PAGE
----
Gus sighed. “But what about last week? When you came in dressed up like some kind of what you m’callit?”
“What, I was Kaylee from Firefly. There was this whole fan convention, it was awesome.” She blinked up at him, seventeen years of innocence and brightness that seemed to throb inside the darkness of his shop. “I met this guy who was dressed up like Edward from Twilight? He tried to suck my blood.” She snorted. “I told him to go fuck himself and that I like my men a bit more manly, you know?” She sighed. “It was awesome.”
Gus wondered if it was possible to die from impatience. He could picture his death certificate now: Death From Needless Stupid Chatter. “You say that about everything.” He said.
“That’s cus everything I do is awesome.” She blinked at him. “Duh.”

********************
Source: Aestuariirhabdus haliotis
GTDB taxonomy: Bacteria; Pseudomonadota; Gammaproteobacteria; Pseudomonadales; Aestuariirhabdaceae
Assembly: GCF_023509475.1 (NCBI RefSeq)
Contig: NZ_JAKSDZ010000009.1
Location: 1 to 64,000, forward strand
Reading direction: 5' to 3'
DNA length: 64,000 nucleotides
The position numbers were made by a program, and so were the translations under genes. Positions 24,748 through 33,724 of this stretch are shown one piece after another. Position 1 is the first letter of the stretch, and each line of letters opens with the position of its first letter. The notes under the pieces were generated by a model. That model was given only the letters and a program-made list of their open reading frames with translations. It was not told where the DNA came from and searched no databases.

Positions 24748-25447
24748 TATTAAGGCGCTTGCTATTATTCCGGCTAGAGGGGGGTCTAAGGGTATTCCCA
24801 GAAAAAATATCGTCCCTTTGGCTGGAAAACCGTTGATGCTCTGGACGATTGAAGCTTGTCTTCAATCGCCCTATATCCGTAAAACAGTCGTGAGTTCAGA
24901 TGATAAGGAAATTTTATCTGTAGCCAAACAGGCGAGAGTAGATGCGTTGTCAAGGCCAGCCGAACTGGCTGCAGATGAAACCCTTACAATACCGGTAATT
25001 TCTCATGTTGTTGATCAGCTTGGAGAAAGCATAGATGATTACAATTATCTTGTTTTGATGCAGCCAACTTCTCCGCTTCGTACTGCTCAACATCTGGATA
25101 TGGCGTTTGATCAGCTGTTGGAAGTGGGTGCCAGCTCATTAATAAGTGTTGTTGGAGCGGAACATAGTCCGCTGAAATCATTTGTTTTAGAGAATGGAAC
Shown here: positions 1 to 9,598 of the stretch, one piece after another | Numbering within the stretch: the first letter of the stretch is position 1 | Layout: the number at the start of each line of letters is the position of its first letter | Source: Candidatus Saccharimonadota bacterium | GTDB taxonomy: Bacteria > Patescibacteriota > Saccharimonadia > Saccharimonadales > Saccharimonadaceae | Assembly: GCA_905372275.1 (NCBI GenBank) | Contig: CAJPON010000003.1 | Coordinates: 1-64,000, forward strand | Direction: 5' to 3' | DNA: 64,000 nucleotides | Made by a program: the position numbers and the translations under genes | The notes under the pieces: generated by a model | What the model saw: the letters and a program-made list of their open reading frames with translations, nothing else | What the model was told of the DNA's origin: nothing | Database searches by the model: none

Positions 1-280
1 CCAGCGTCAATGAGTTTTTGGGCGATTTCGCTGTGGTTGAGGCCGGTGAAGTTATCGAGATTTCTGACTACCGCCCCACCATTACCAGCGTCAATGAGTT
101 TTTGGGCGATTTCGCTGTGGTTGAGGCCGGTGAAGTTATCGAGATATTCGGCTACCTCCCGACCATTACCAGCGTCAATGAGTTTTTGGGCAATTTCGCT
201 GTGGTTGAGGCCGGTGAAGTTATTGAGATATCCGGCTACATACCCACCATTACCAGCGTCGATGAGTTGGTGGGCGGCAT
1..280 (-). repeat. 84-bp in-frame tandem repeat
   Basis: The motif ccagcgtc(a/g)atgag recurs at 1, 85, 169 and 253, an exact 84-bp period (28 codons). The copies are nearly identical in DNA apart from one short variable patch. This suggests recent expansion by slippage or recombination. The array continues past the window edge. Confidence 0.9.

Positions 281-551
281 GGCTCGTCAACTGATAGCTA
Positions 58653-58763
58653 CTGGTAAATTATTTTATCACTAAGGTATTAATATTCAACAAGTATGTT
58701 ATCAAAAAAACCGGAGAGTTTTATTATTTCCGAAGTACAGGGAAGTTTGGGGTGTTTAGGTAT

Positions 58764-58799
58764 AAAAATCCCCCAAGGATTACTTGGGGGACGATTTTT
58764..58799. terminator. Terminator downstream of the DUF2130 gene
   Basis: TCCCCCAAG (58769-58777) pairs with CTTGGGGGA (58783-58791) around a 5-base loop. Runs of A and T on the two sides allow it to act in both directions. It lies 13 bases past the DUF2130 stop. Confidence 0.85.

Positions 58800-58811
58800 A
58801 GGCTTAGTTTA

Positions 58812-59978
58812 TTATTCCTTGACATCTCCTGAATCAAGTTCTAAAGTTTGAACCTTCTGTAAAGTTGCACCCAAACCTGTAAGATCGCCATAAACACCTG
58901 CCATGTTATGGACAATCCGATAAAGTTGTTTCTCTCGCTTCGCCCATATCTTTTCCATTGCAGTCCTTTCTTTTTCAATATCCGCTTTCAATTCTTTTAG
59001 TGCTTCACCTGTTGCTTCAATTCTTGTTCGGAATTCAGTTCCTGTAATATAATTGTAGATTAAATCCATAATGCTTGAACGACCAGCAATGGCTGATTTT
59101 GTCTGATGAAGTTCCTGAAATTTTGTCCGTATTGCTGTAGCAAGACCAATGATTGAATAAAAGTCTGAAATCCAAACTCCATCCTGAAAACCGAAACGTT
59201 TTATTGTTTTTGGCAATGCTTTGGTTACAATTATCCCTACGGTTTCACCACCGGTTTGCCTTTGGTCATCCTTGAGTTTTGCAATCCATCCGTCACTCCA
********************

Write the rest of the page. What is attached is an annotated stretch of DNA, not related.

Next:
“I can’t believe you just said that.” Gus stalked away from her.
“You know, for a guy who runs a music store, you’re pretty fucking uptight.”
“What the fuck do you know?” Gus snapped.
“So who pissed in your cornflakes this morning?” Valhalla came out from behind the counter and regarded him. “Cus you’re in a real pisser of a mood this morning. What the fuck is bothering you?”
Valhalla snapped her gum at him. “Gus honey, you’re a terrible liar. Don’t piss on my leg and tell me its raining. What the fuck is wrong with you?”
Gus turned away from her. He walked back behind the counter and through the beaded curtain. The office lay beyond it and Valhalla knew that it was there that Gus kept his treasures. She was normally not allowed in the room, but she didn’t care. Gus sighed when she came traipsing in. “What?”